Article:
Saturday, August 19, 2006
Fernand Gignac seemed to have always been around to me and countless more who had seen him as a permanent fixture in what some called "musique quétaine" unfairly and arbitrarly as well. Like Crosby, Gignac had played straight man to a bonafide comic on television sitcoms such as "Symphorien" - his Bob Hope though owed more to Jerry Lewis (if one adds, too, the trademark Chaplin mustache to him) than anybody else. His Bob Hope - comedian Gilles Latulippe - has survived all of his old time accomplices in making the tiny, Gaul-like people of "la Belle Province" laugh throughout the 60s, 70s, 80s and 90s - Rose Ouellette "La Poune", Michel "Capitaine Bonhomme" Noël, the great Olivier Guimond, Jean-Louis Millette aka Oscar Bellemarre (...) and author Marcel Gamache. And now Fernand Gignac as well - they are all gone now. I would be remiss if I didn't add to this list the actress who played Symphorien's meddlesome mother-in-law; her running gag line of goading her husband to get into trouble by lighting a fire under him with "Césaire, il connaît son affaire!" always made me laugh every single time she'd say it! Too bad I forgot her name... Maybe IMDB has it...? (Found it, I think: Suzanne Langlois)
She is, most likely, gone as well...
What boggles the mind a bit is the following: my dear saintly father always marveled at the fact that he and Fernand Gignac had the exact same age, yet dad looked so much younger. Gignac looked several decades older! Dad, just like so many others, marveled at the staying power of Gignac's and of another artist with whom Gignac bore some resemblance; le Père Gédéon! Doris Lussier -Gédéon's true name- would put on a lot of make-up though to look that old!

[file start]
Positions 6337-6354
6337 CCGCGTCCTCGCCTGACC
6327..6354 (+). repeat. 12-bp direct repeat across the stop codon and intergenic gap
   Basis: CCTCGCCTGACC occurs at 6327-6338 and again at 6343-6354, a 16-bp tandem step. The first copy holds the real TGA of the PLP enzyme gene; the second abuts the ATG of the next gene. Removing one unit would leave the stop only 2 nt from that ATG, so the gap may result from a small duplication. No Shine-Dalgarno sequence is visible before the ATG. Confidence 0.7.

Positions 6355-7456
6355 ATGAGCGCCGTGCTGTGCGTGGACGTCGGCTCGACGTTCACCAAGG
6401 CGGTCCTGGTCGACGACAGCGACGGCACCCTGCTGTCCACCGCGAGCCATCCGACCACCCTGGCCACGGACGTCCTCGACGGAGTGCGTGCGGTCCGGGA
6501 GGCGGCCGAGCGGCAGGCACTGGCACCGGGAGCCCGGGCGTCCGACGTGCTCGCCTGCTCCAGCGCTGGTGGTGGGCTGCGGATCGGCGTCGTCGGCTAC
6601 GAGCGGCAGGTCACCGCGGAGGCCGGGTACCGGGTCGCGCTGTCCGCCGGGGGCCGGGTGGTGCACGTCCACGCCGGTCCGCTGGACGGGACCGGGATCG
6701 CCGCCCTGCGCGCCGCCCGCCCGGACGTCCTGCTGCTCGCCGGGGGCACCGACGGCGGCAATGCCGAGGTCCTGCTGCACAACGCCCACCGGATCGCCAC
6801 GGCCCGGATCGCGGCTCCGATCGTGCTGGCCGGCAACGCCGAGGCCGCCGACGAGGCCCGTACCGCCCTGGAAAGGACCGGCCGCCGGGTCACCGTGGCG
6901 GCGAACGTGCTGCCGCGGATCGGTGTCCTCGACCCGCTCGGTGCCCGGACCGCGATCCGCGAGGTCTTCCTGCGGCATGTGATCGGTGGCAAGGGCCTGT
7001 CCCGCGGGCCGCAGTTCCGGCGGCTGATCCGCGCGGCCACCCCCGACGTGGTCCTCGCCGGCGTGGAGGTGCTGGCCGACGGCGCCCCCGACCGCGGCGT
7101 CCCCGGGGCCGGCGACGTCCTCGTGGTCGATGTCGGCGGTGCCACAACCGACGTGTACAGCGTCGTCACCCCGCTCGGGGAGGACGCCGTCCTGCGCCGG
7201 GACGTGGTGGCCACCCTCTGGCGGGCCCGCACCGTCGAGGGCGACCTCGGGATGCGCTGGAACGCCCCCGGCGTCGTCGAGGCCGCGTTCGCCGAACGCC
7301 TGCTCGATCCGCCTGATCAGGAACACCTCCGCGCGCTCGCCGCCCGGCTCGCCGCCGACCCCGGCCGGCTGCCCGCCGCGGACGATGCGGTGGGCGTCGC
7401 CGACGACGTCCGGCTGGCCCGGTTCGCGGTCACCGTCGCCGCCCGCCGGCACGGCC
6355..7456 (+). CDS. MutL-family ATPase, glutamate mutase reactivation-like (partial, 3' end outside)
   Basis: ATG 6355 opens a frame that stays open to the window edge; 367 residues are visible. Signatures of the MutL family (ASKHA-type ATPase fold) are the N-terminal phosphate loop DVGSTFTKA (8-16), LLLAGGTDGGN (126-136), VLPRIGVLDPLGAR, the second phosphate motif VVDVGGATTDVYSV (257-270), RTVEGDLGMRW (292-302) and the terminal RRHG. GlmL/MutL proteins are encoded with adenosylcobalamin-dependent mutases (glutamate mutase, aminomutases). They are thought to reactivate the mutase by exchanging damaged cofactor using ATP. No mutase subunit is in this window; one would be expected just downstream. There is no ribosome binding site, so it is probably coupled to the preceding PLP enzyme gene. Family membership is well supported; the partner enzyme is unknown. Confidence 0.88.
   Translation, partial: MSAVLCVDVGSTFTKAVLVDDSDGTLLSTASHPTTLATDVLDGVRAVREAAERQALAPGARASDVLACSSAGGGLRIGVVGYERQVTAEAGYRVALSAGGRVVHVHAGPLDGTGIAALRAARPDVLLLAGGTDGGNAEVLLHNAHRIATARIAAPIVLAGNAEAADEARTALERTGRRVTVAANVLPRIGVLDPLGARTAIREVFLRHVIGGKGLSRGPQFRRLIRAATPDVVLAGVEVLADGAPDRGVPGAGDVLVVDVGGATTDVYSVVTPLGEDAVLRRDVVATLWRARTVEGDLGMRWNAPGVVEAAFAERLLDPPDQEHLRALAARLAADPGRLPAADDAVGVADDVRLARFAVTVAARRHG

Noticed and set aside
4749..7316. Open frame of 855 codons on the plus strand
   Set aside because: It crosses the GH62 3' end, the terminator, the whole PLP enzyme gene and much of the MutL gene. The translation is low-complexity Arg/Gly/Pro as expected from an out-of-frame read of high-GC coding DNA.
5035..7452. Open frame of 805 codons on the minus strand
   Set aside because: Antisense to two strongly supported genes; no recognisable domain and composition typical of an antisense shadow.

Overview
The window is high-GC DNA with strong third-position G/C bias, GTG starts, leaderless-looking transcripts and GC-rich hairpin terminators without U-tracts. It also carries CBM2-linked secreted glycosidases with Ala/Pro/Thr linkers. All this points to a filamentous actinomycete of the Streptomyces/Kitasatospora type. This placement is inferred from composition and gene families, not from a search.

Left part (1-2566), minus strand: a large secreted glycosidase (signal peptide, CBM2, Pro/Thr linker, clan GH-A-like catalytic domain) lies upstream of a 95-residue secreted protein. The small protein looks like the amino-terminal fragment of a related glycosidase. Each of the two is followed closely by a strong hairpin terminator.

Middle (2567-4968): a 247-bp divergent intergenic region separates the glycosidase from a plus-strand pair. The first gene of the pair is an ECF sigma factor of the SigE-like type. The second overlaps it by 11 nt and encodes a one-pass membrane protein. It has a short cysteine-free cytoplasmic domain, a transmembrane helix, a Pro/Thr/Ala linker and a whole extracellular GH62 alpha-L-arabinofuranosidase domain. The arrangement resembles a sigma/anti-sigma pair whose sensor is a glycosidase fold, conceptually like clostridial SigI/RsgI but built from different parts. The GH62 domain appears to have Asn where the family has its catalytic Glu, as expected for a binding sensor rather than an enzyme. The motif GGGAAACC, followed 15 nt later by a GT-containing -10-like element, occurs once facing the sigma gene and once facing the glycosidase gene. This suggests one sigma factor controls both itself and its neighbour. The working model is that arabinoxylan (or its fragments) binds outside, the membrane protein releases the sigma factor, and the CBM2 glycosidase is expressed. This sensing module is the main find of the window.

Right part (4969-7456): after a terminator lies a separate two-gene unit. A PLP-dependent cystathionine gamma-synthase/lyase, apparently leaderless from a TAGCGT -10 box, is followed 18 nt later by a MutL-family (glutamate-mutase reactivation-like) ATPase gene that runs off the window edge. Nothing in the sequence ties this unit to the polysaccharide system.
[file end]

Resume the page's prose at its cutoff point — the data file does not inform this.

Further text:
Dad looked younger - but Gignac was the one who kept his youthful voice until the very end. Indeed, listening to his singing from the 1950s and from his very last public performance in 2004, the voice is unmistakenly the same. Dad was not so lucky in that department, as he lost his voice in 1993, the unfortunate result of a stroke. He'd never speak again. I'd never hear his voice again. May be why this Ultravox song I posted here this week, "The Voice", is one of my favorites too... It is about God's Voice and dad's voice as well - both, at once.
Gignac's voice was smoother than many others - if he hadn't sung in French, the whole world would have heralded him as a finer lounge singer than Tony Bennett or even Deano and Sinatra. Honest - I kid you not. He was that good. A natural.
His songs are unforgettable and simple enough for everyone to relate to them. Titles such as "Le Temps Qu'il Nous Reste" and "Donnez-Moi Des Roses" come to mind...
Most "mind-boggling" of all is that both dad and Gignac had to pass on in 2006 - both had been born in 1934 as well. Dad never got to meet him - he met another instead, Gilles Vigneault - a fervent separatist he is too and not nearly as good a singer. That almost turned very sour as Vigneault clearly only had eyes for my mom, who had just recently arrived in Québec... Dad was an Omar Sharif lookalike (or is Omar my dad's lookalike? I think so too...) and mom... The closest approximation in those days would be, in hindsight and retrospect, "a forerunner of Julia Roberts" - yup!
Both Fernand Gignac and João Jacinto Borges Pimentel were destined to last only 72 years upon this Earth. Now they meet up at last - in Heaven.
Two gentle souls - they'll make for the best of friends up there. :)
It is we who remain who are running out of genuine good friends... :(